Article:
The Doorway to God



From time to time I will refer to the special meanings of the Hebrew alphabet. Their alphabet represents, not only their letters, but their numerical system and musical notes. On top of that each letter has a meaning. It has been said that if you would memorize what each letter meant that you could understand 80% of the Hebrew words.

For example, the first letter is “aleph.” In it’s book type it can look like an x. You can find it just above Psalm 119:1. In the pictograph form it looks like the head of an ox, similar to our letter “a.” It is said to represent leader – the head as well as being the first letter.

The second letter is “beth” which, in the pictograph, looks like our “d” laying down. It represents house. Put the two together and you have the word for father or leader of the house. We would pronounce it “ab.”

Did you know that there is only one letter different from the name Judah and God’s name, Yawah? It is the “Daleth”. The daleth looks like an open door or overhang over tent door found just above Psalm 119:25 in most bibles. It is said to represent door.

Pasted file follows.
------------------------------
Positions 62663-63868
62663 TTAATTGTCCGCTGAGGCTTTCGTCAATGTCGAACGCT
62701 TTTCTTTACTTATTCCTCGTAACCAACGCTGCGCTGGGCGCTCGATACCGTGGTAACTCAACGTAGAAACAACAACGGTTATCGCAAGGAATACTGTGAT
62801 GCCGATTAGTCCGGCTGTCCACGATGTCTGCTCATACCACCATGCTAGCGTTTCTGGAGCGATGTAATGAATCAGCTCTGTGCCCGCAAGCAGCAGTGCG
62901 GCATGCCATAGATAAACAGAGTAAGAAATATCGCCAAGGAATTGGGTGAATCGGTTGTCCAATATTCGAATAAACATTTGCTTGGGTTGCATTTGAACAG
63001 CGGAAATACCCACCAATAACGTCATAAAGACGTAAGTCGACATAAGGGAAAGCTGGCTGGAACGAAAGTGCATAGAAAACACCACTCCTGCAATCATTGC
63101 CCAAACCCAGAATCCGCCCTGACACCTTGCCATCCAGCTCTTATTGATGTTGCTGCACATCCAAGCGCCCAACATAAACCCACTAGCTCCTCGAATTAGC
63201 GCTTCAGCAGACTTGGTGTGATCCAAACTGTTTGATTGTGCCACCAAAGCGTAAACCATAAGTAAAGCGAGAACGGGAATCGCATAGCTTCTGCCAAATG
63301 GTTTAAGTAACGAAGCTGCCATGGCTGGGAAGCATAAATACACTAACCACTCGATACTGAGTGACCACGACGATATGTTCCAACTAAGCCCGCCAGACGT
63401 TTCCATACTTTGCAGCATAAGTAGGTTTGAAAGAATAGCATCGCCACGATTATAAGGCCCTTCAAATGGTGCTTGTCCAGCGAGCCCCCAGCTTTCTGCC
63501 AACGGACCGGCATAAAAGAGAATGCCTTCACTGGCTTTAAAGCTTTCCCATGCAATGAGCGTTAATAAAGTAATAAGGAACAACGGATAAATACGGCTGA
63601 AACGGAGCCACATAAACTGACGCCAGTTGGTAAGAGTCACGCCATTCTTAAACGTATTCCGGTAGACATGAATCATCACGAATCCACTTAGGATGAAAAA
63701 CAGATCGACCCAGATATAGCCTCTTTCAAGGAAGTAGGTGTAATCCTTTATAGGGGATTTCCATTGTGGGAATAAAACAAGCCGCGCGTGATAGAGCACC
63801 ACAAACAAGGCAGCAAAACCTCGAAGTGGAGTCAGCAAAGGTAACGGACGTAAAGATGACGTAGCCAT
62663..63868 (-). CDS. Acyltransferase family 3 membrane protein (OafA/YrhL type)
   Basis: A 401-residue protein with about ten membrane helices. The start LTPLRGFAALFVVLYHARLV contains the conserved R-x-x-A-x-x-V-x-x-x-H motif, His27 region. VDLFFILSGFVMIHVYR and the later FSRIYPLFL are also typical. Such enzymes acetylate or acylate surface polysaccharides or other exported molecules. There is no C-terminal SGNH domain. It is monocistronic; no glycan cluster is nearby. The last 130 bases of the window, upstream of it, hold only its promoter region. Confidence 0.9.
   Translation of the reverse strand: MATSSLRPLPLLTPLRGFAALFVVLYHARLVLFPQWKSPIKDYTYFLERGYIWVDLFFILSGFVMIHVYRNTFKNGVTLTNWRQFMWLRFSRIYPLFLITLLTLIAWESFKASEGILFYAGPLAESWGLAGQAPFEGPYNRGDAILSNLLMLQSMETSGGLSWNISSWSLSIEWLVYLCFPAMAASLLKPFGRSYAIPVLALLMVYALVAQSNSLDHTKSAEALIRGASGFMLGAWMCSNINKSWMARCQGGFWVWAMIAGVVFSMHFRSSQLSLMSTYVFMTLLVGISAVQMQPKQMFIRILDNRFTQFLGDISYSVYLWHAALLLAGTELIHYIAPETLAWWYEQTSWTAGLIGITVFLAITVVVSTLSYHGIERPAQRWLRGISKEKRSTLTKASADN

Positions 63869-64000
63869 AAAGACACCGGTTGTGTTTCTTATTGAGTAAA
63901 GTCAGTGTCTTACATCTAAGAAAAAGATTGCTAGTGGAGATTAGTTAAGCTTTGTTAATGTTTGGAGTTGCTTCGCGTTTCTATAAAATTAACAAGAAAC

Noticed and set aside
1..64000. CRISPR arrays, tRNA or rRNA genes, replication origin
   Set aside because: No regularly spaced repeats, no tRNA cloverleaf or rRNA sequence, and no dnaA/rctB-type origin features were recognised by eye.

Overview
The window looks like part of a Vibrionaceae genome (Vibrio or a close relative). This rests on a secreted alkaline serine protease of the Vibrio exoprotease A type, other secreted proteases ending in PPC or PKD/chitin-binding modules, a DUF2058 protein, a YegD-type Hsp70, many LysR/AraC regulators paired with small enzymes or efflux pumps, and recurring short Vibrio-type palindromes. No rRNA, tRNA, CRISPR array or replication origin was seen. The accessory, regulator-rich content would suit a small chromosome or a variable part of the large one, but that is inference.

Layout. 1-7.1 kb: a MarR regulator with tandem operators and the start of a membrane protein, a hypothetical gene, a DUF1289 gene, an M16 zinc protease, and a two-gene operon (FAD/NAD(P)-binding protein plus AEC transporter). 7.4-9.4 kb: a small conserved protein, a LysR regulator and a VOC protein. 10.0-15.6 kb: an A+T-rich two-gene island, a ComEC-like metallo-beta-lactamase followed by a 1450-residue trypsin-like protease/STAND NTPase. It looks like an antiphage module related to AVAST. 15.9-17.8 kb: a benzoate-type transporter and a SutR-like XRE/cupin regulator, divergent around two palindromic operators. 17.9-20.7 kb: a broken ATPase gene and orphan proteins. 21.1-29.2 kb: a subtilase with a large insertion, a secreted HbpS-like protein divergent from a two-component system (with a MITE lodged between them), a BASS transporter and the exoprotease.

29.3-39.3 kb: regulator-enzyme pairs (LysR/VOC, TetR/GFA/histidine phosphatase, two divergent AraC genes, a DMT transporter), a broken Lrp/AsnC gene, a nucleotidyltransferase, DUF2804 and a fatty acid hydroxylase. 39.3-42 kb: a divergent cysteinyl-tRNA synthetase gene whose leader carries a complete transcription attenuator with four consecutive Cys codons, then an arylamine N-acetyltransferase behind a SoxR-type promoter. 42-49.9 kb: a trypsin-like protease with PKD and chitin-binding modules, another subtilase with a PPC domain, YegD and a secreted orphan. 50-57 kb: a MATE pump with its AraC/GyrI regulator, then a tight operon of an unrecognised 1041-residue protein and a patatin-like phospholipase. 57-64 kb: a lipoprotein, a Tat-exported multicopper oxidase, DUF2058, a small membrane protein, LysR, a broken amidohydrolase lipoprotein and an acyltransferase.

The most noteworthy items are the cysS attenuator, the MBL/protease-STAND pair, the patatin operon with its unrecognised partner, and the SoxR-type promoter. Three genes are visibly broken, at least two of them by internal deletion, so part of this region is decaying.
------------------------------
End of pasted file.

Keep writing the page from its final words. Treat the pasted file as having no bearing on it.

If Judah means praise and Yawah is God’s name then could we say that when the “daleth” or door is placed in God’s name that the doorway to Him is praise? Just a thought.

Feel free to leave your comments or insights.


Perfected Praise

images4Matthew 21:15-16,  But when the chief priests and scribes saw the wonderful things that He did, and the children crying out in the temple and saying, “Hosanna to the Son of David!” they were indignant and said to Him, “Do You hear what these are saying?”  And Jesus said to them, “Yes.  Have you never read, ‘Out of the mouth of babes and nursing infants You have perfected praise’?”

Jesus was quoting Psalm 8:2 in Matthew 21:16 which would seem to be a misquote.  He did not quote anything which was contradictory to the verse in Psalm but merely clarified it.  After all, He is the author of the Word isn’t He?  John called Him the Word in John 1:1.

Psalm 8:2,  Out of the mouth of babes and infants You have ordained strength, because of Your enemies, that You may silence the enemy and the avenger.